Do you remember when you first started paying attention to design?

I’ve always been really interested in art in general. As a little kid, I really loved art class. School projects were my favorite thing in the whole world. One time I did a book report on the explorer Bartolomeu Dias. Most of my classmates just handed in a paper, but I built this ship that was six feet tall. There were compartments that you could open to read different parts of the story, and the sail unfolded with other parts of the story. I wanted to share the information through an experience.

That’s a step beyond just the aesthetics of art, too. It’s bringing information and artistry together, which can be kind of a hard connection for creative minded people to make.

That’s why I don’t just see design as making something look nice, it’s about how you create an experience to engage, persuade, and change people. Looking beyond the aesthetics, that’s what I’ve been drawn to creating with design. I started my first business at age 15, designing these cute, little fold-out scrapbooks. I did that until I was 22 and was able to pay for a lot of my living expenses through college. Then I started an art therapy program for kids living in the shelters in Los Angeles’ Skid Row with the money I made from that business. I had about 100 kids, grades K-6, enrolled in my art therapy programs. We explored everything: painting, sculpture, drawing, poetry, photography, and dance. I also taught High School English in South Central Los Angeles for a bit and then came back here and started working at a non-profit teaching entrepreneurship classes to young people coming out of homelessness. The 18- to 20-year-old boys on probation were my favorite — they’re very entrepreneurial.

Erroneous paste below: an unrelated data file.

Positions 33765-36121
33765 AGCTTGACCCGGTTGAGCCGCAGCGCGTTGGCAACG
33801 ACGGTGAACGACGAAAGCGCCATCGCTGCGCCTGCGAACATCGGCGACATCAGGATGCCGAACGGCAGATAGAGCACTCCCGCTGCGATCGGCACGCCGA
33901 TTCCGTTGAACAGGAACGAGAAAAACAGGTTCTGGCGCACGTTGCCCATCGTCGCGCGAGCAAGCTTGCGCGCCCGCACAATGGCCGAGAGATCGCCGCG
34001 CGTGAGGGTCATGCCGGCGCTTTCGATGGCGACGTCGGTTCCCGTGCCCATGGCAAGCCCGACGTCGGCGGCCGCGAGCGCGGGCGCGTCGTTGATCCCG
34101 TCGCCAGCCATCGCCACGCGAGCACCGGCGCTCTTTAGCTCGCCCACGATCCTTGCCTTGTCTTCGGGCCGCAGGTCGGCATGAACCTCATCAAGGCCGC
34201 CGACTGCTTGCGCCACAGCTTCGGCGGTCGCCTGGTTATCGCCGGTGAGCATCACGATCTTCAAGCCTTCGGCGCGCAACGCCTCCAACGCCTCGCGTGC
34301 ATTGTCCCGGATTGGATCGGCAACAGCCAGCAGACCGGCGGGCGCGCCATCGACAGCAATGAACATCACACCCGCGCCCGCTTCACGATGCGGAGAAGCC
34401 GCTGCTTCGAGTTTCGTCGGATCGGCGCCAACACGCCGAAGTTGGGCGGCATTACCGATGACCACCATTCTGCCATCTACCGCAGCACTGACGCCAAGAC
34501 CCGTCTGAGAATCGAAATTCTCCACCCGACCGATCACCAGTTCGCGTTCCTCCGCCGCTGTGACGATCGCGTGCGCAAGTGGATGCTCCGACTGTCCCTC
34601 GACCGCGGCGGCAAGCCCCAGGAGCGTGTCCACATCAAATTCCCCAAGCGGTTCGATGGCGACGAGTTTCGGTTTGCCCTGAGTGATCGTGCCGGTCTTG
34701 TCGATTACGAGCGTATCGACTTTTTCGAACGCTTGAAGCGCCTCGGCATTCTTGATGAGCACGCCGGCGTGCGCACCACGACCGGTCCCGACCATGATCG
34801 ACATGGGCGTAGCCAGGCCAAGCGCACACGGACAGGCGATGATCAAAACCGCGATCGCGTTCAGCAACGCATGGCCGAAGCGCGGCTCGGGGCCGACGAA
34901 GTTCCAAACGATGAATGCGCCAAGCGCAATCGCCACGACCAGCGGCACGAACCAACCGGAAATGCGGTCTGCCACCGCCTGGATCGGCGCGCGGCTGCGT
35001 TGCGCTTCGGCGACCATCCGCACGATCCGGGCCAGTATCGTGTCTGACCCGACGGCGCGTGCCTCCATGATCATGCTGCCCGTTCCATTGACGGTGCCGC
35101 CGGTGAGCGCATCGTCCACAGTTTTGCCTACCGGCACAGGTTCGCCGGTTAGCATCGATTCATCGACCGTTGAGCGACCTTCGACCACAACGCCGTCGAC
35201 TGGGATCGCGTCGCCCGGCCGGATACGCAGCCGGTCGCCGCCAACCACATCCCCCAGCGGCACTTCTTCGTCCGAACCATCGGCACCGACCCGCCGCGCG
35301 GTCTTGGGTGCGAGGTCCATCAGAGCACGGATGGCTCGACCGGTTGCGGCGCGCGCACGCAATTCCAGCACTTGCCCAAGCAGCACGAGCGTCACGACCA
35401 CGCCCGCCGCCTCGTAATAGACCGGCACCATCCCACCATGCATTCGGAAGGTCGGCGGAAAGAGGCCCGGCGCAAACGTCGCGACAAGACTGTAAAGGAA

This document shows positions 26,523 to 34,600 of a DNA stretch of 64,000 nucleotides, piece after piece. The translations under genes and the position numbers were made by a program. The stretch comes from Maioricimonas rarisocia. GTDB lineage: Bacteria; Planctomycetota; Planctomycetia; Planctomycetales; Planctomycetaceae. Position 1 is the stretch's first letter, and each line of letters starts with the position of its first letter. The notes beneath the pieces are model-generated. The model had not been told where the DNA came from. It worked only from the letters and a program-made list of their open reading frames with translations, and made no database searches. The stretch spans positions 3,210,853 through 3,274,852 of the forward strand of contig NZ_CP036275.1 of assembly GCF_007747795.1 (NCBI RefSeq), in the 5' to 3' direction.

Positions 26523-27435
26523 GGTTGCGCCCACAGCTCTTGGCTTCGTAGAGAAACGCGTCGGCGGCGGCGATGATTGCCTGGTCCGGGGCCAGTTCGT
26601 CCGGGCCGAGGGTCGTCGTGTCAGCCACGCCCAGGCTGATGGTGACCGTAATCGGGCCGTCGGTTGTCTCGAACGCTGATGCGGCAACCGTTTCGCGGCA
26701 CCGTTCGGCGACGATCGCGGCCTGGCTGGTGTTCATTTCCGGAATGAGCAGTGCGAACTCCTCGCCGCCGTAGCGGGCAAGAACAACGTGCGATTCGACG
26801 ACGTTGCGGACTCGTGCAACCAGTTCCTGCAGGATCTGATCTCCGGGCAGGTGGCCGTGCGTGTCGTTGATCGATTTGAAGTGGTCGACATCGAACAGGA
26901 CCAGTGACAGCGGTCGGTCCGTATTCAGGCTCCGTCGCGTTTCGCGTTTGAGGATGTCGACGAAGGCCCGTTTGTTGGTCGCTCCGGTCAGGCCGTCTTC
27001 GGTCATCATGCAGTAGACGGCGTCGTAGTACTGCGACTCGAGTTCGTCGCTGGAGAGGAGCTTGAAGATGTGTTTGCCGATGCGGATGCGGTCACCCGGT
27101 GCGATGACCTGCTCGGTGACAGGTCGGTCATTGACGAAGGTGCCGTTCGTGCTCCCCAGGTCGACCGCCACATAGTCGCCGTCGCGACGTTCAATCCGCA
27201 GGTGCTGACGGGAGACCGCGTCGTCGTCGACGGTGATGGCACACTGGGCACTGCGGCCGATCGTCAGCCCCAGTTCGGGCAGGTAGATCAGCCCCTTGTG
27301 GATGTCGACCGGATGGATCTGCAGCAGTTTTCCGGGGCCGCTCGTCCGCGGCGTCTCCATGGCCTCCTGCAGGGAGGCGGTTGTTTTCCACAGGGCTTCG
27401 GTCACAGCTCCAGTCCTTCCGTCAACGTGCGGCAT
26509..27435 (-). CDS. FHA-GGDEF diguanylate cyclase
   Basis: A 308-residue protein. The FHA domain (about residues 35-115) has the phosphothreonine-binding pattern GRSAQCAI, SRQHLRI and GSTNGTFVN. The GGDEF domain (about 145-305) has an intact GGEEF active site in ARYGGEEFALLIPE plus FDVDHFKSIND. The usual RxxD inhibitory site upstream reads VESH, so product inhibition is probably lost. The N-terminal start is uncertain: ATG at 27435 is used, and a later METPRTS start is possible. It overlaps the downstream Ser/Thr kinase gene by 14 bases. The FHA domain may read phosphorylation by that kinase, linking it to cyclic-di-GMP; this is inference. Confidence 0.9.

So you taught them about hustling in a slightly different way…

Yeah, just a slightly different hustle. While at that organization, I started designing their newsletter and learned the Adobe Creative Suite to put together the annual report. I was just hungry to learn and loved designing. A few years later, I made the jump and started my own design studio.

How did you connect with TEDxMileHigh?

Through Nicole Dill, [Chief Operating Officer]. I’d been to a few events before I met Nicole. I took some of the kids I worked with to one of the youth events. My husband knew her years ago. They ran into each other, we ended up getting dinner, and a position opened shortly after.

You were instrumental in launching our Adventures program. How did that come about?

The Adventures program was started at TEDxBeaconStreet. Adventures invite people to engage beyond the typical conference format. I like to say it asks people to “get their hands dirty with big ideas.”

We have an extremely engaged, willing, and enthusiastic community. It would be a waste to leave them idle between our events.

Absolutely. Our audience isn’t just looking for inspiration, they want to participate and contribute. They want to be a part of building our city and nation. Adventures are a cool way to invite people to take action throughout the year. Our talks are focused on “spreading big ideas.” I think sometimes people are left thinking, “Okay, I have all this excitement, all this energy, now what do I do? How do I get involved?” So Adventures are a way to make that bridge.

What have been some of your favorite Adventures?

We did one with Slow Food Denver and the author of A Table in Time, Amy Quinn. They hosted a big dinner at The Source that explored how Slow Food Denver makes connections between farmers, ingredients, chefs, and consumers. We married that with Amy’s book, A Table in Time, which is focused on how to create conversation and slow down around the table. We had 25 strangers who came together in a really beautiful inspiring space and explored these ideas together. Everyone had a different assignment for their role in creating conversation and serving the meal, like helping to clear plates or bringing the next course. We were able to show people that you can host a dinner like this and that there are ways to be intentional about how you create conversation around the table. Several people were hugging and crying by the end of it. That was a special one.

Do you have a favorite TEDxMileHigh talk?

Amal Kassir’s talk from our TEDxMileHighWomen event last October was amazing. In such a divisive time, it explores the names we give each other and the impact that has on how we view, interact with, and know one another. It was absolutely beautiful and cut to the heart of how we should approach other people.

Watercolor portrait by Filmon Merid